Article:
For example, reading from left-to-right across the expanded terms of **(x + a) ^{4}**, the coefficients are 1, 4, 6, 4, and 1.

If we ignore the precise form of the constant coefficients for now, we can write the expansion in summation notation like this:

$$(x + a)^n = \sum_{i = 0}^n c^i \, x^{n - i} \, a^i$$

In this notation, the powers of **x** are decreasing to zero as we work left to right across the expansion, and the powers of a are increasing to **n**. We'll come back to this in a bit. First we need to address those coefficients.

Magically, those coefficients appear in the rows of Pascal's triangle.

- The first three rows of the triangle are shown above. It is constructed like this.
- Write a 1 on the first row and move to the second.
- From here on, each row must begin with a 1 and end with a 1.
- The intervening numbers (like the 2 above) are generated by adding the two numbers directly above and to the left and right. In this case, the 2 is 1 + 1.

Here's a larger version of the triangle, for **n** (the power of the binomial) = 0 to 6.

Roll over or tap the table to see the linkages between numbers in the table. For example, in the **n** = 3 row, the 3's are sums of the 1's and 2's directly above. Pascal's triangle is a recursive construction, each new row in the triangle depending on the row above it.

Now Pascal's triangle is very handy for coming up with those coefficients, but imagine writing, say, all 12 rows of it out if you need to expand **(x + a) ^{11}**. What we need is a formula that will give us the coefficients for any

Now to find a formula for those numerical coefficients. Let's use the 5^{th} row (n = 4) of Pascal's triangle as an example.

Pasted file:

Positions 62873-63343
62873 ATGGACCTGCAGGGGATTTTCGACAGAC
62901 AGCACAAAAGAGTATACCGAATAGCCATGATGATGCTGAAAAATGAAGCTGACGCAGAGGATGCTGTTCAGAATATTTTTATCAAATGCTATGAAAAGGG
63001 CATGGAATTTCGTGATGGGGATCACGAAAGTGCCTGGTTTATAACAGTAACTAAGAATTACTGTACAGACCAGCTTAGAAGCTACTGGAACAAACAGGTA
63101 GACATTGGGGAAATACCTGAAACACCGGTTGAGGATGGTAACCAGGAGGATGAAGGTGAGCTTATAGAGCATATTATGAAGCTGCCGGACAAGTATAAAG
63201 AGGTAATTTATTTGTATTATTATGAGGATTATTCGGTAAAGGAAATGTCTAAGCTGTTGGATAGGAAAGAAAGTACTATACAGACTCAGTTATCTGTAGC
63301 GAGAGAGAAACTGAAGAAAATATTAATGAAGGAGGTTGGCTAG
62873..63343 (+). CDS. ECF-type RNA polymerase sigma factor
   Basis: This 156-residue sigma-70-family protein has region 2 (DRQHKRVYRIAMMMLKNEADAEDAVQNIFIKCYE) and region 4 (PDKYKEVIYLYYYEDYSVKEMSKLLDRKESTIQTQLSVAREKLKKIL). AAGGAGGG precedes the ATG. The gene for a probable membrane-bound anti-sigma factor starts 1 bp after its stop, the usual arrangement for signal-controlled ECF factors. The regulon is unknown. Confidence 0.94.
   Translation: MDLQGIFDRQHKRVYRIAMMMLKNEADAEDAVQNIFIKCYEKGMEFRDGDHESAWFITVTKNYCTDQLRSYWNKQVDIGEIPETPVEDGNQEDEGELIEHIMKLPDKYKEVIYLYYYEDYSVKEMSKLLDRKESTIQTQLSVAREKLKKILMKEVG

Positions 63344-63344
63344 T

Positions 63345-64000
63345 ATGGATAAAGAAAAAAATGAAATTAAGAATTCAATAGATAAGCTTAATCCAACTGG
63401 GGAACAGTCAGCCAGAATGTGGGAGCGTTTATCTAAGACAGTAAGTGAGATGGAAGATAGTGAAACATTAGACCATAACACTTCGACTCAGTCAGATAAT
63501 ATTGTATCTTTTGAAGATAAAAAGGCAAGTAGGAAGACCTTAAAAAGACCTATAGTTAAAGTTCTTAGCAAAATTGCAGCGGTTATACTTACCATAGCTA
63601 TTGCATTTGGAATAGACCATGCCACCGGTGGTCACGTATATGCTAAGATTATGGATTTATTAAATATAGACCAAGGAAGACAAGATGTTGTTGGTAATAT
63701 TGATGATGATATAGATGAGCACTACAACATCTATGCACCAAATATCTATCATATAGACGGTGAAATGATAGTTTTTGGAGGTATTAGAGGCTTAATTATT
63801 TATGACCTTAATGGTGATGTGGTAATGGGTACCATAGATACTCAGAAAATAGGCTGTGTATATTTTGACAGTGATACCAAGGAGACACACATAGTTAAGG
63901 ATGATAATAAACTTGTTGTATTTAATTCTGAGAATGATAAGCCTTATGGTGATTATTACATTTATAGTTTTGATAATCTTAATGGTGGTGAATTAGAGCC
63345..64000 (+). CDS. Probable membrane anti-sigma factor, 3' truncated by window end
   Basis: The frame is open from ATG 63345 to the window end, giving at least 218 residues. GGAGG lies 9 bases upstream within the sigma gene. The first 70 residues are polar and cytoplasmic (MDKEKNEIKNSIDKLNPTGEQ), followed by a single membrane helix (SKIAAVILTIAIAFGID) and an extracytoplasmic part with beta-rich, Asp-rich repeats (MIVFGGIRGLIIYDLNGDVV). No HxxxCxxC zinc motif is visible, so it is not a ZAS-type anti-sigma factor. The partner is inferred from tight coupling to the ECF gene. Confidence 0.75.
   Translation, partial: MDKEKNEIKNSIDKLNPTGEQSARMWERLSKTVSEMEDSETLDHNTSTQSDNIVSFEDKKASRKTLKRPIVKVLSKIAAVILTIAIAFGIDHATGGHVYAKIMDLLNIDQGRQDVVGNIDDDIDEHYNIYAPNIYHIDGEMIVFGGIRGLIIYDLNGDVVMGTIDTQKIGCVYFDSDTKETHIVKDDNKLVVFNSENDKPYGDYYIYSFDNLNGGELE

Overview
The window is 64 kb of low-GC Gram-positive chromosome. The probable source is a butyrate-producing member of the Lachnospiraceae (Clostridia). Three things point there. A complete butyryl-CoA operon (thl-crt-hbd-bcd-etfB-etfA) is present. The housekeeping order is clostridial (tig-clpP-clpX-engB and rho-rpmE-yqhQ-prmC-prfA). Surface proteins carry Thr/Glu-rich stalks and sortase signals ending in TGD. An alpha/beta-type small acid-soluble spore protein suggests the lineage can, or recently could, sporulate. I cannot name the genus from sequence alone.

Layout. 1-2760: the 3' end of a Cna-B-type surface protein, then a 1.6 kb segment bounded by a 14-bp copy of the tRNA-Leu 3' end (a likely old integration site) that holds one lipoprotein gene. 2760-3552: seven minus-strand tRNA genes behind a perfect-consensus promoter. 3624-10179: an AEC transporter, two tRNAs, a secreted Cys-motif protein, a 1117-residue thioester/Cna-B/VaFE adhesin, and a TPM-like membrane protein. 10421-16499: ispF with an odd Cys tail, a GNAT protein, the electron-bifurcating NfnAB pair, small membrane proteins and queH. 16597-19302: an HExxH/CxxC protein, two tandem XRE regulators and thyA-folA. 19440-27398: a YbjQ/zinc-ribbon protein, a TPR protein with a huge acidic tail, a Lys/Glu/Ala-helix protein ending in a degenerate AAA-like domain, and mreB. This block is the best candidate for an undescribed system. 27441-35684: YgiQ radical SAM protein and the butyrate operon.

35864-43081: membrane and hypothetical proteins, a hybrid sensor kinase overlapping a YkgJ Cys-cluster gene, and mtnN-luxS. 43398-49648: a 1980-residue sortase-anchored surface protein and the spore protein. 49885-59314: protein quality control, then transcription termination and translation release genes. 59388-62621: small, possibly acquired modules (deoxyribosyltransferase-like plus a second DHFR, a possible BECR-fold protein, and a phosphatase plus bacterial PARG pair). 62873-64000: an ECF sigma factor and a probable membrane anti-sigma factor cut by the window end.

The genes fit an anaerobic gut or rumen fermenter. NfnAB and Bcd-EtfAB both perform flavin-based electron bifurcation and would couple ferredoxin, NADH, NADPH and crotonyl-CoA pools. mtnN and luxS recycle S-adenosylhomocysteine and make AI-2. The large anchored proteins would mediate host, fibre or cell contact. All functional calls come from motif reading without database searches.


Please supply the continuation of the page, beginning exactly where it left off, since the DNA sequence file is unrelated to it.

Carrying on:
The expansion of **(x + a) ^{4}** is:

So what is the origin of those coefficients? Because of the way we successively multiply binomials when expanding **(x + a) ^{n}**, we automatically find every permutation of

As an example, let's square a binomial once again:

$$(x + a)^2 = x^2 + xa + ax + a^2$$

Notice that there are two ways to arrange the mixed terms containing **x ^{1}** and

$$(x + a)^2 = x^2 + 2ax + a^2$$

Likewise there is only one way to express **x ^{2}** and one way to express

So our coefficients are the *number of ways* of organizing each kind of term.

Now the study of **permutations** and **combinations** gives us these expressions for the number of ways or organizing n objects taken n at a time using factorial functions. For our n = 4 example:

$$ \begin{align} c_0 &= 1 \\ c_1 &= n \\ c_2 &= \frac{n(n - 1)}{2!} \\ c_3 &= \frac{n(n - 1)(n - 2)}{3!} \\ c_4 &= \frac{n(n - 1)(n - 2)(n - 3)}{4!} \end{align}$$

where **x!** is the factorial function. For example, 5! = 5·4·3·2·1 = 120, and 3! = 3·2·1 = 6. We can condense these terms into one equation like this:

$$c_{n, k} = \frac{n!}{k!(n - k)!}$$

where **n** is the power of the binomial and **k** labels the term of the expansion from left to right. For **(x + a) ^{4}**, we can now calculate those coefficients with our new formula:

$$ \begin{align} c_0 &= \frac{4!}{0!(4 - 0)!} = 1 \\ \\ c_1 &= \frac{4!}{1!(4 - 1)!} = \frac{4!}{3!} = \frac{24}{6} = 4 \\ \\ c_2 &= \frac{4!}{2!(4 - 2)!} = \frac{4!}{2!2!} = \frac{24}{4} = 6 \\ \\ c_3 &= \frac{4!}{3!(4 - 3)!} = \frac{4!}{3!} = \frac{24}{6} = 4 \\ \\ c_4 &= \frac{4!}{4!(4 - 4)!} = \frac{4!}{4!} = 1 \end{align}$$

Those coefficients are often called binomial coefficients, and they are often given an alternative symbol:

which is read "n - choose - k," meaning that the number of combinations of objects taken from a group of **n**, and taken **k** at a time.